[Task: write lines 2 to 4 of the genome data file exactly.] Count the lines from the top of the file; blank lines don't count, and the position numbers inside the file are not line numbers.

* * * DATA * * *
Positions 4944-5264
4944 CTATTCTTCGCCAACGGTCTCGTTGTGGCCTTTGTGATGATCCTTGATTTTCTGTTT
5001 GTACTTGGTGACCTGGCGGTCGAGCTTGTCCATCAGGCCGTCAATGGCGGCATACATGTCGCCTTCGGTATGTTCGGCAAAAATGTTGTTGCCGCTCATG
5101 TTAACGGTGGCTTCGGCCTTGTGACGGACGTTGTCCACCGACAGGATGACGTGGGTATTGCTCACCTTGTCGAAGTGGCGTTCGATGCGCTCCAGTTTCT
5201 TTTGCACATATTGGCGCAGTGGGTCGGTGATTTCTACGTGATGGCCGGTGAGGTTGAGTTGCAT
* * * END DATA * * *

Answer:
4944 CTATTCTTCGCCAACGGTCTCGTTGTGGCCTTTGTGATGATCCTTGATTTTCTGTTT
5001 GTACTTGGTGACCTGGCGGTCGAGCTTGTCCATCAGGCCGTCAATGGCGGCATACATGTCGCCTTCGGTATGTTCGGCAAAAATGTTGTTGCCGCTCATG
5101 TTAACGGTGGCTTCGGCCTTGTGACGGACGTTGTCCACCGACAGGATGACGTGGGTATTGCTCACCTTGTCGAAGTGGCGTTCGATGCGCTCCAGTTTCT